So let's get into how an hour-long panel interview with InsideEdition turned into a 1:11 second sound bite.
A reporter with InsideEdition approached me just a few days after 'The Slap Heard Around The World' took place.
They wanted to interview me because of my semi-viral tweet.
I tweeted this after seeing the replay of Will Smith slapping Chris Rock at the Oscars.
The slap had just happened and everyone felt inclined to share their opinions on whether "the slap" was justified or not.
Yet, I didn't see anyone speaking about the main topic at hand: alopecia.
A study of almost 6,000 women of African descent conducted three years ago by Boston University's Slone Epidemiology Center found that almost 48% of respondents had suffered hair loss on the crown or the top of the head - mostly caused by traction alopecia.
Since the topic tends to be shrouded in silence, the true figure may be higher.
-BBC Africa | Aaron Akinyemi | African women on the shame of hair loss
Out of the six women participating in the interview, they clipped the juiciest sound bites from two women for their article and video since they fit in best with their narrative. I spoke up because I wanted to make sure my story and the story of thousands of other women suffering from alopecia were told because it was being overlooked during the interview.
It was a story that I started telling last year on my YouTube channel to inspire other black women living with alopecia to speak out.
I gradually started losing my hair in college. It wasn't something I noticed until it was too late I felt and by the time I reached out for help, I was told it was my fault.
More specifically I was told:
'Since black women insist on wearing such tight hairsytles this is normal. There is no treatment I can offer you, I suggest not pulling your hair back.'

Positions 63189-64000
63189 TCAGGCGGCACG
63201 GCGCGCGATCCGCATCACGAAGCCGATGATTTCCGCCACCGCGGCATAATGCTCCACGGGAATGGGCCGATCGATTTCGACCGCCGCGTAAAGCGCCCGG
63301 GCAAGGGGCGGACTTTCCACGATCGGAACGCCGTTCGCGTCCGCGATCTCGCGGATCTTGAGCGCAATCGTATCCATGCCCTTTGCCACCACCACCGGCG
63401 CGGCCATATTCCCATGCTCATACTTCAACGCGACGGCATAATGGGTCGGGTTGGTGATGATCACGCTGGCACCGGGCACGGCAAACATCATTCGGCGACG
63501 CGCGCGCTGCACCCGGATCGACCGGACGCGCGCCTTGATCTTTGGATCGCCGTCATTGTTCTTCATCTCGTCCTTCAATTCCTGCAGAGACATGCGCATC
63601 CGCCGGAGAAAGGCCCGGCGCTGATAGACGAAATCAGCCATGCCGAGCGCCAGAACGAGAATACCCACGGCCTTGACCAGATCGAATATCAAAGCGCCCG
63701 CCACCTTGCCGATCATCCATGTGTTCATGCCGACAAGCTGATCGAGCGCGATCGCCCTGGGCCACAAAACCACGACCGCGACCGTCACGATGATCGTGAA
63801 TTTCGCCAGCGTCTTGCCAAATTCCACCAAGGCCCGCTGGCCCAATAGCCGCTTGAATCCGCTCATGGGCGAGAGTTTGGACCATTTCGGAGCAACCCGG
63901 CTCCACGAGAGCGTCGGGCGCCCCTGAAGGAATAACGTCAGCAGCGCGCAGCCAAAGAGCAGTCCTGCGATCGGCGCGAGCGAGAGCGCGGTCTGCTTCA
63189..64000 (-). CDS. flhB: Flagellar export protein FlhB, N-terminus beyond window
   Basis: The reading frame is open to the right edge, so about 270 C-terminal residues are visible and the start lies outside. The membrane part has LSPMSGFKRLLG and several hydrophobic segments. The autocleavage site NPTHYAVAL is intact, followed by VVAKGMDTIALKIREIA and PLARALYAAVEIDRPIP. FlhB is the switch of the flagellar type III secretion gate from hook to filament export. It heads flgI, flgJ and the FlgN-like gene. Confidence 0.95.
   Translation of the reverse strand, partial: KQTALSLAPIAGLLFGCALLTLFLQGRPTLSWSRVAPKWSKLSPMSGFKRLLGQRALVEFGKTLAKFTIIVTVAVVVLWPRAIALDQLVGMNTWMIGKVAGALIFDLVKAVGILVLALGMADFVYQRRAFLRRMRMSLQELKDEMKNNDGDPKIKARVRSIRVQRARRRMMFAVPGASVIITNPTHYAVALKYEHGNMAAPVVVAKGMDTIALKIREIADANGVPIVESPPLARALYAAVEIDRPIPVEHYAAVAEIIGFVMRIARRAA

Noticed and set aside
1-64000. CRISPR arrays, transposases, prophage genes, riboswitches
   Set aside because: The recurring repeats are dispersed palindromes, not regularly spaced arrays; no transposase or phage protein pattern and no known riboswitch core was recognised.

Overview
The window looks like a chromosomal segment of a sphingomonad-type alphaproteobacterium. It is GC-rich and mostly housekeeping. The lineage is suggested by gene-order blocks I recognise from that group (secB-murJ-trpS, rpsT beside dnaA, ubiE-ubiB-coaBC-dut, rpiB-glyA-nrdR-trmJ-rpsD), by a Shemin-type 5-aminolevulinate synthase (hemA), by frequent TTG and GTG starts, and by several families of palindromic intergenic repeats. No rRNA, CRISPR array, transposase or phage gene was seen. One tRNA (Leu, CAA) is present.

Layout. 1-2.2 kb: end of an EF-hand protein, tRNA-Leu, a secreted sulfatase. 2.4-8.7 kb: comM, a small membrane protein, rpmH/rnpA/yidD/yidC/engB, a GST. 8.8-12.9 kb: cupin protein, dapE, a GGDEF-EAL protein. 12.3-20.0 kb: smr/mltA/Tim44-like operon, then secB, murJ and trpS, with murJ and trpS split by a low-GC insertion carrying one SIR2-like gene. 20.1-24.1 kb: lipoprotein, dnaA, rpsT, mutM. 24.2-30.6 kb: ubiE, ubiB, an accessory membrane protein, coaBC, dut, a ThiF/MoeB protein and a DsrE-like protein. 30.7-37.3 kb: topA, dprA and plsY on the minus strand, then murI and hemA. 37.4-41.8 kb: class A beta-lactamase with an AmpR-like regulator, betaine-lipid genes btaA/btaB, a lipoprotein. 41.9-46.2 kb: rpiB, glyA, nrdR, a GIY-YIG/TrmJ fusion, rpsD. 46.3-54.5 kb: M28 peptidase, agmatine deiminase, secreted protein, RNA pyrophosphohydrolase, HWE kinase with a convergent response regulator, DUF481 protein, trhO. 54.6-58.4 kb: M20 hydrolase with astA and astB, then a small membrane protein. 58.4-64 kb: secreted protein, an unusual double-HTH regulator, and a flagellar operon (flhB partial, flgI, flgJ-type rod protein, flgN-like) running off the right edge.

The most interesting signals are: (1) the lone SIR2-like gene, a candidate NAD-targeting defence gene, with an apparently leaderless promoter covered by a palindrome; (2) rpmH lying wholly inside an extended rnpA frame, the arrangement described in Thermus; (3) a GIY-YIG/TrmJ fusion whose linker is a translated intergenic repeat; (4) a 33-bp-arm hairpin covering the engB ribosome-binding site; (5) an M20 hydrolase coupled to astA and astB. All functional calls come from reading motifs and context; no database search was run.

-A Dermatologist in the DMV we've decided to remain nameless
I use to wear braids, wigs, cornrows, and even tried tracks a few times but none of this helped my condition. But over time, the gradual hair loss became more and more apparent.
After confiding in my husband about how self-conscious I felt about my hairline and how much I hated my hair texture (unless permed of course), he suggested I start over, cut it all off and he'll grow his hair out with me in support.
Some learn about the Big Bang, I learned about the Big Chop!
In 2015, I cut all the perm out of my hair and haven't looked back since.
I was looking forward to seeing my new hair grow in, however, it grew everywhere except my crown (my edges were thin, very thin!).
So I decided to start wearing head wraps to protect my hair and edges so they could grow back healthy, but the stress of wrapping my hair every time I wanted to leave the house was becoming another issue!
Then one day I said, enough is enough! I want to feel beautiful. I want to feel royally confident when I step out into the world, but what could I do?
After MANY failed attempts, I finally created the perfect pre-tied headwrap for myself. Then, I started making them for family and friends.
Eventually, I created my own website and started to sell the head wraps to women and men living with alopecia and/or looking to accentuate their looks.
If you are looking for a headwrap solution, you've found it!
My husband and I created Queen&King to encourage and inspire our tribe members to live their truth.
Living with alopecia can be difficult, but it doesn't have to be. Own your story and celebrate yourself. It's as simple as that!
Written by: Monet Wright
Thoughts Consultant: Jerry Wright
Editor: Richie Crider